Prime Minister Narendra Modi promoted digital payments at a special event in the Indian capital on Dec. 30, 2016.
Addressing the nation on New Year’s Eve, Prime Minister Narendra Modi defended the scrapping of high-value banknotes in November in a crackdown on untaxed wealth, corruption, and counterfeit currency, and said that a lack of cash causes difficulty but too much “is even more troublesome”.
A day after the expiry of the 50-day deadline to deposit the banned 500- ($7.35) and 1000-rupee denominations in banks, Modi used a televised speech on Saturday night to thank India’s 1.25 billion people for their patience, discipline, and resolve. He said these “will play a critical role in shaping the future of the nation for years to come”.
Modi’s unannounced demonetization on Nov. 8 sucked 86% of the currency in circulation — some 15.4 trillion rupees — out of the economy. The move was especially drastic for India because about two-thirds of the country’s gross domestic product, or 90 trillion rupees, is transacted in cash.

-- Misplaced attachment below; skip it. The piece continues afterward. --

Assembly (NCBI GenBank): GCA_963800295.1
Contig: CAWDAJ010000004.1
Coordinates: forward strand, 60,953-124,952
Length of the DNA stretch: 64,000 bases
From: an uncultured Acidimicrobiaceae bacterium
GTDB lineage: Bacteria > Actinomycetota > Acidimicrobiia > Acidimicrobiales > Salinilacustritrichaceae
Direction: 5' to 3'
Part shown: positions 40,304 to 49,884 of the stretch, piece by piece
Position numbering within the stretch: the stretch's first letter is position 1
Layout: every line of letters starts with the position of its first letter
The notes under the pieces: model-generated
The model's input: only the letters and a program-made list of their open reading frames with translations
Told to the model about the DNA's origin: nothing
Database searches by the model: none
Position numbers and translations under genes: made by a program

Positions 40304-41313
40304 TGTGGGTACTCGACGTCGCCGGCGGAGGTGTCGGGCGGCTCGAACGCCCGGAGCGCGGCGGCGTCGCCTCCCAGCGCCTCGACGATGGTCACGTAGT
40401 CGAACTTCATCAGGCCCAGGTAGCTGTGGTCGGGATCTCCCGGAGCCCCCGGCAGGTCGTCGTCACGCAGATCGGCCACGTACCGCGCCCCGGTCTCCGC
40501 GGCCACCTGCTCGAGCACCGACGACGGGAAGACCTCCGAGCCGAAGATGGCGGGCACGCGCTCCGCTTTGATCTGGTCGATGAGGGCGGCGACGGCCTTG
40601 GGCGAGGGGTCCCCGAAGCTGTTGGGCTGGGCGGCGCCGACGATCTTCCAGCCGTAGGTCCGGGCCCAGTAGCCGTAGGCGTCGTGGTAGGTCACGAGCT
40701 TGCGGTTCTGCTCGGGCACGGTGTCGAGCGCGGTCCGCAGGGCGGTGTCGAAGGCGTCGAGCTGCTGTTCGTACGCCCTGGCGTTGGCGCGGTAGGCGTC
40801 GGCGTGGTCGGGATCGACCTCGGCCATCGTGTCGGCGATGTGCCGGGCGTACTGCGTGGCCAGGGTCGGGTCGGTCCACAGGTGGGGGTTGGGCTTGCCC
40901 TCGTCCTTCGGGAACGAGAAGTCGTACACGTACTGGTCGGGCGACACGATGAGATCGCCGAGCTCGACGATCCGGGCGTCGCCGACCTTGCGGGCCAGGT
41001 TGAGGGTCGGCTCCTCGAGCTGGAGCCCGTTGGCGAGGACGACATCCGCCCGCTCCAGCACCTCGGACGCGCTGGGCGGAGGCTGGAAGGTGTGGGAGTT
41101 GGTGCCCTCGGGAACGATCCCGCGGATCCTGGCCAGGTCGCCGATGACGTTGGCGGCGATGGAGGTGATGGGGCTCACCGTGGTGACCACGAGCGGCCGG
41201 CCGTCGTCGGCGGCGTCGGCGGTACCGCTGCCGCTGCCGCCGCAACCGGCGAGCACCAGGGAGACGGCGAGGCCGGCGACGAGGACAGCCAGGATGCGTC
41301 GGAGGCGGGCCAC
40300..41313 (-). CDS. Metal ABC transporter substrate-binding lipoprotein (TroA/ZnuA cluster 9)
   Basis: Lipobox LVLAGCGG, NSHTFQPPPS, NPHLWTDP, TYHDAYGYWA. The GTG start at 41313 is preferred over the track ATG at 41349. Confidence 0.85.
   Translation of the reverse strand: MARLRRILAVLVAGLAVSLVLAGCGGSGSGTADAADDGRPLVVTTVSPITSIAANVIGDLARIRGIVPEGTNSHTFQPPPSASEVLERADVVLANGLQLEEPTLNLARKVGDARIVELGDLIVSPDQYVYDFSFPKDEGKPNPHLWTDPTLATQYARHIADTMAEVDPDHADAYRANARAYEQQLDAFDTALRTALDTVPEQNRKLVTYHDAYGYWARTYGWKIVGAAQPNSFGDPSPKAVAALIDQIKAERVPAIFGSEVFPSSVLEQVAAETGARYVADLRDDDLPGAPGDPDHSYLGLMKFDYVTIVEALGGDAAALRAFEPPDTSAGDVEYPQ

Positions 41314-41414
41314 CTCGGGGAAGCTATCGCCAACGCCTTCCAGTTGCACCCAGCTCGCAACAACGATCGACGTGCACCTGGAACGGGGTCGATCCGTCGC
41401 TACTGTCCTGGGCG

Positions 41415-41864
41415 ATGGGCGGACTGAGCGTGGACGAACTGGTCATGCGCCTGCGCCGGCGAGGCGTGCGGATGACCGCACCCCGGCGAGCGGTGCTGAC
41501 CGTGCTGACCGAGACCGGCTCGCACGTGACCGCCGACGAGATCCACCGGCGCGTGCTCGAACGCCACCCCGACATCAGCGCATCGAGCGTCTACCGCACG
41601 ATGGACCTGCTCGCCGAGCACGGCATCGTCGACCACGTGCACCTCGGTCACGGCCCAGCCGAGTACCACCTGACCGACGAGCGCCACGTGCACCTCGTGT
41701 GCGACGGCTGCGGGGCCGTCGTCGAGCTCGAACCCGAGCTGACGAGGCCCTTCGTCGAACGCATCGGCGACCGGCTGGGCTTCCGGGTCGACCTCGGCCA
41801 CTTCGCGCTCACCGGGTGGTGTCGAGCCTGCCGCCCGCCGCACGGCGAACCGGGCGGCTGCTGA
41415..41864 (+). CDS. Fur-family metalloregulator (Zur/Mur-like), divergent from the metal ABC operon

For weeks, millions of people across the country lined up at banks for hours to deposit old banknotes and draw new ones. The queues have now shortened with replacement currency being released and the government urging people to conduct more transactions digitally, but it is expected to take a few more months before everything is back to normal.
Opposition parties severely criticized Modi for the cash crunch which he promised to ease by Dec. 30. According to the Reserve Bank of India, banknotes worth 5.92 trillion rupees — about 38% of the amount invalidated — went into circulation between Nov. 10 and Dec. 19.
“My effort is to take the banking system to normalcy as fast as possible in the new year,” Modi said in the 45-minute address, promising particular attention for remote areas.
The prime minister depicted the demonetization drive as a tussle with dishonesty. “It is historic that both the people and the government are on the same side in this battle against evil,” he said.
Modi said that only 2.4 million people in India have admitted to annual income of more than a million rupees. “Can we digest this?” he asked. “Look at the big bungalows and big cars around you.”
Help for the needy
Modi also rang in the New Year by announcing a number of incentives to benefit the country’s poor, farmers, small traders, elderly citizens, and women.